Hoyt has no memory of being a screaming baby nor does he recollect when his mother left. The last time he asked his dad why she left he said, ‘We already discussed this.’ The previous time Hoyt had asked why his mother left – as Hoyt recalls – his dad had said the same thing – ‘We already discussed this’ – so now the boy is convinced that they must have discussed why she left even though he has no memory of that discussion and cannot, for the life of him, pinpoint the reason for the leaving. That might have been an instance when he was rapidly blinking and his father confused him for his shadowself. If the shadowself knows the reason Mom disappeared the boy hopes that he’ll figure out a way to share it with him soon.
The only evidence of a train and a mother is a photograph Hoyt keeps in his sock drawer. In the shot, his five-year-old self is hoisting an ice-cream sundae so big it covers the lower half of his face. His mother has a cherry – the one she plucked from his sundae – perched between her lips and she is laughing. Laughing, Hoyt guesses, at something funny Mr Loco just said.
Back when there were trains, there was an ice-cream boxcar called Locomotive’s. The owner referred to himself as Mr Loco. He wore a multicolored conductor’s hat and handed out complimentary plastic toy-whistle cabooses. When the train ground to a halt, he’d throw open a window, crank up his catchy ditty – ‘Go Cra-zy for Ice Cream cuz Ice Cream’s Cra-zy for you!’ – and the wide-eyed kids who lived along the tracks would scuttle out of their ramshackle houses with their sweat-stained clothes and ill-fitting shoes and gobble up those sweet treats. Once the passengers were all aboard Mr Loco was off to the next stop. The sticky-mouthed children slouched back to where they were from.
The few stories Dad has told Hoyt about Mom always feature her as sad. Down, out, fidgety. Couldn’t keep her hands still, he said. In the picture, though, she seems as happy as anyone Hoyt has seen. She’s purposefully crossing her eyes. Clowning around. Her thin wrists are turned upwards, hands bent at odd angles, frozen in some goofy dance. There’s a strand of her hair dipping into Hoyt’s hot fudge.
You can’t see Mr Loco in the photograph but the boy knows he’s there because of one hairy hand hovering near Mom’s neck. Against her alabaster skin his sharp fingernails are dirty and long. In the shot, Mr Loco appears to be reaching for Mom’s throat.
That picture was taken a half-lifetime ago. Shortly after, Mom left and the trains quit.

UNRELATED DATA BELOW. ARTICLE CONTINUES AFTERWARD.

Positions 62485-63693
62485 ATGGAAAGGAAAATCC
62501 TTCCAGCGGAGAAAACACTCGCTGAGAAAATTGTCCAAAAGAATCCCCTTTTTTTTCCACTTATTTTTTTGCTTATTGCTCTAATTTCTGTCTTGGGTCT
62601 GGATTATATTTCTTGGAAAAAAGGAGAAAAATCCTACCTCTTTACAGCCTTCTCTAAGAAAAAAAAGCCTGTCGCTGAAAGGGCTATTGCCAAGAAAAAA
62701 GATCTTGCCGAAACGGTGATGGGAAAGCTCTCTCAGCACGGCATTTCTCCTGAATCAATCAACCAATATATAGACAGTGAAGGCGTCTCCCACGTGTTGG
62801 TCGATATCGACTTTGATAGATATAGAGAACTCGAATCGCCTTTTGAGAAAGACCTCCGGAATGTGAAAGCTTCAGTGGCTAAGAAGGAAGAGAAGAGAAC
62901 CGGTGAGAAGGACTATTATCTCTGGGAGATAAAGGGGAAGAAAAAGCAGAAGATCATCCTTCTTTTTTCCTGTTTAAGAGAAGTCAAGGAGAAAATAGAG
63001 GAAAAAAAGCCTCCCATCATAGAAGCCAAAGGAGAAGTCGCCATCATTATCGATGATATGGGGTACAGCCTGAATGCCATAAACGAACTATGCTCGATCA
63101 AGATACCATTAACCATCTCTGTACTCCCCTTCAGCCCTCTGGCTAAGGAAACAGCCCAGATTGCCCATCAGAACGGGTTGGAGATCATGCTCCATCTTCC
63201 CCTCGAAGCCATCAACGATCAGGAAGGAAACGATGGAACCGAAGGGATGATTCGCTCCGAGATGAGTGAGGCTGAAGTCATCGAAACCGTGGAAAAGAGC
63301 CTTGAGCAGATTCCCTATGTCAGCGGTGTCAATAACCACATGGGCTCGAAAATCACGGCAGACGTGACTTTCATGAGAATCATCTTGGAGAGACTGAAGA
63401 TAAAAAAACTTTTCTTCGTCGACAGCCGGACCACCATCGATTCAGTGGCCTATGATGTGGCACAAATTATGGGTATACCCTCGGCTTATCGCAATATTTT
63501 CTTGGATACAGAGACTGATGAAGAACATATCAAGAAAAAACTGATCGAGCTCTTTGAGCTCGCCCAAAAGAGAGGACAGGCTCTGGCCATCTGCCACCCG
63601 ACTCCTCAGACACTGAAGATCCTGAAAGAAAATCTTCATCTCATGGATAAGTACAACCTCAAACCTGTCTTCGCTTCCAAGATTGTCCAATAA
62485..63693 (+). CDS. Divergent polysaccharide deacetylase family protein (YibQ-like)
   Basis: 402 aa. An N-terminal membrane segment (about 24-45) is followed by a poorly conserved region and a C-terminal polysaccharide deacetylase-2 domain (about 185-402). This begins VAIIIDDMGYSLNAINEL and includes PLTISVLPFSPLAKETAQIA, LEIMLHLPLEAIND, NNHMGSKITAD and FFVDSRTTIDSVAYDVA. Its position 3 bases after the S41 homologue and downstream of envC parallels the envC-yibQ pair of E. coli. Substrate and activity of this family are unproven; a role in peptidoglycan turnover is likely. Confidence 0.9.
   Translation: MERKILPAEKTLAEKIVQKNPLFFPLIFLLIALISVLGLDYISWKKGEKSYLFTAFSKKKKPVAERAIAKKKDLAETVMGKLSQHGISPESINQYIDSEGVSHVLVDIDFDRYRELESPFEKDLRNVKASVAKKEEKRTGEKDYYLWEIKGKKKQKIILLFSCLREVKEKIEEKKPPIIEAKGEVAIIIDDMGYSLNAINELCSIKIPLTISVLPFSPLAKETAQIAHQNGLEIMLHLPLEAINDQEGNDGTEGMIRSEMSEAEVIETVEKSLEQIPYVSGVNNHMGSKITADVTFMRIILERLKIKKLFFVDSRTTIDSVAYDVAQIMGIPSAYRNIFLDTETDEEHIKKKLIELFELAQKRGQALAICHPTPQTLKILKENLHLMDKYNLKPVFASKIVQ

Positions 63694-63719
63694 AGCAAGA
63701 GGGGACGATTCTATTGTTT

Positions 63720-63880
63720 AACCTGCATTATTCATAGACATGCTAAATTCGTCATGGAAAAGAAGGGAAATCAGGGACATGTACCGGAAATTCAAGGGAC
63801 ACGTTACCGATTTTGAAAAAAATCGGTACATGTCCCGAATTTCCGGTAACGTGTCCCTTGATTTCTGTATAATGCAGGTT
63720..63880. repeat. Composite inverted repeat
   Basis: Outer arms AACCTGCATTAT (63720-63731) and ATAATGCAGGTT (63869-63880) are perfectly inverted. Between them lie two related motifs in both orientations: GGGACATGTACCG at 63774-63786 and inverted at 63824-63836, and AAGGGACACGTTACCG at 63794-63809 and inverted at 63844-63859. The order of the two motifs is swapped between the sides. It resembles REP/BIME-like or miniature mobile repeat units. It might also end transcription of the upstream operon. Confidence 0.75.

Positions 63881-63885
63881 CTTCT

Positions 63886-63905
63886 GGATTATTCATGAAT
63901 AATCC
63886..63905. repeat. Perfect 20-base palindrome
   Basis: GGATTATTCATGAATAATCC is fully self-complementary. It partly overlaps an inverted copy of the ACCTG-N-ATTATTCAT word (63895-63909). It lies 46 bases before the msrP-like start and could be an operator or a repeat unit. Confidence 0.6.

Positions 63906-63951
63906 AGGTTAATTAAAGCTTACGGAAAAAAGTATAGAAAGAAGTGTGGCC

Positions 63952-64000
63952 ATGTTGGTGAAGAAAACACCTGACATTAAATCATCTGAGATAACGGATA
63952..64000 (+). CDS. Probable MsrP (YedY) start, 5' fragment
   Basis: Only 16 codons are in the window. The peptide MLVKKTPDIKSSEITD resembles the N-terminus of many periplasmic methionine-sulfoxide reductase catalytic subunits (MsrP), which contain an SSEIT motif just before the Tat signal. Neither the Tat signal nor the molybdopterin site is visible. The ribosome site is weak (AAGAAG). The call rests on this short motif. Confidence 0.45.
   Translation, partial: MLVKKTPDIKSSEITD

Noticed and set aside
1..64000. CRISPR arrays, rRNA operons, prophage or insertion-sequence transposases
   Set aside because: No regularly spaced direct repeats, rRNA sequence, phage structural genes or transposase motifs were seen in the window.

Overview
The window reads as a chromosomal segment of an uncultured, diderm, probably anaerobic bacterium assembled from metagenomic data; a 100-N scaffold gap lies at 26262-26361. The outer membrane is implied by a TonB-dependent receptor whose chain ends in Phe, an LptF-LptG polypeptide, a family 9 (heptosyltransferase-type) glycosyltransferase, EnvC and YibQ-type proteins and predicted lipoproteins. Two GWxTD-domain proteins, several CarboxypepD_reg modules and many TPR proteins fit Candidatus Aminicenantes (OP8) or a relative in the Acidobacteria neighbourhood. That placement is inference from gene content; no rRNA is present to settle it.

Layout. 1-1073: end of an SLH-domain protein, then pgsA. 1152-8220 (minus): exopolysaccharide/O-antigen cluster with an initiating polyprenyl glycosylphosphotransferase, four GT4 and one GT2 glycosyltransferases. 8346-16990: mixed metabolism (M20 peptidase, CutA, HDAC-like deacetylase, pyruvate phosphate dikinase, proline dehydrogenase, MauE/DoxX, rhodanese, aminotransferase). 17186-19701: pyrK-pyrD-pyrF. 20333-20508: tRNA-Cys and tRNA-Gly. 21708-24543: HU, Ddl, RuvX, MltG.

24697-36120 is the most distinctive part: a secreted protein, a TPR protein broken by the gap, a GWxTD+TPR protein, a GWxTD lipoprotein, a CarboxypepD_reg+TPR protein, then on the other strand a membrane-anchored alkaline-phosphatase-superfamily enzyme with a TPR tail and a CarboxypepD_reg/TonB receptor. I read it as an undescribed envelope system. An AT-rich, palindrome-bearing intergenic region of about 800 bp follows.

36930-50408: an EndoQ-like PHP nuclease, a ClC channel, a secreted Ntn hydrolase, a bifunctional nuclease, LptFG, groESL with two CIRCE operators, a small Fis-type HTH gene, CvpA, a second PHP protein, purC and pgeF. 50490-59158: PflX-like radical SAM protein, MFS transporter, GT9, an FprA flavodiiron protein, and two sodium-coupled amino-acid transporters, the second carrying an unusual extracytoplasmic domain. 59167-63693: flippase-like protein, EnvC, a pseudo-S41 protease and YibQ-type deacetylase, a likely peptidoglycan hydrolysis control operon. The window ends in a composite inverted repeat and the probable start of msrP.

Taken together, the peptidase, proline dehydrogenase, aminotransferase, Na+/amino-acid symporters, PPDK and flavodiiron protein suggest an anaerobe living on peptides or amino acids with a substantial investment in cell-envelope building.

Railroad weeds slope up the embankment and shoot out of the gravelly soil between the ties. The track resembles the exposed spine of a dormant rust dragon waiting to awaken and rise from the earth. The boy used to hope that he’d be there when the dragon awoke so he could clutch its neck and flap off to some rusty, remote island. He’d have his cool pet smote anyone that got in his way. Then Hoyt felt guilty for imagining a better pet while Grainger, with his hip dysplasia and incontinence, still wagged his patchy tail and cast half-lidded, rheumy, optimistic eyes up at the boy every time Hoyt hurried outside.
So, no dragons. No pets. The golden-winged turkey vulture is a business acquisition. To maintain a sense of distance from it, he’s not even going to give it a name. Leprechauns and genies are never given names, after all. Wishers don’t want to get too emotional with their prize givers or else they’ll start feeling rotten about their wishes.
Just because there aren’t trains doesn’t mean there isn’t danger along the rail. Dad’s given Hoyt exploration boundaries. He’s allowed to traipse as far north as the water tower and south to Miller’s Gorge. Under no circumstance is he allowed onto the railway bridge. Last summer, while father and son were doing dishes in the kitchen and watching the sun set, Dad gave two reasons why Hoyt was forbidden to cross that bridge. Dad, in fact, often gives two reasons. He has offered two reasons why you shouldn’t leave the front door open (you let the air conditioning escape and flies come in). There are two reasons that you make your bed every morning (to keep your room presentable in case of a visitor and because it’s better to fall asleep when the sheets are tight.) If he can’t think of a mate for a single reason he’ll say, ‘And also, because I said so.’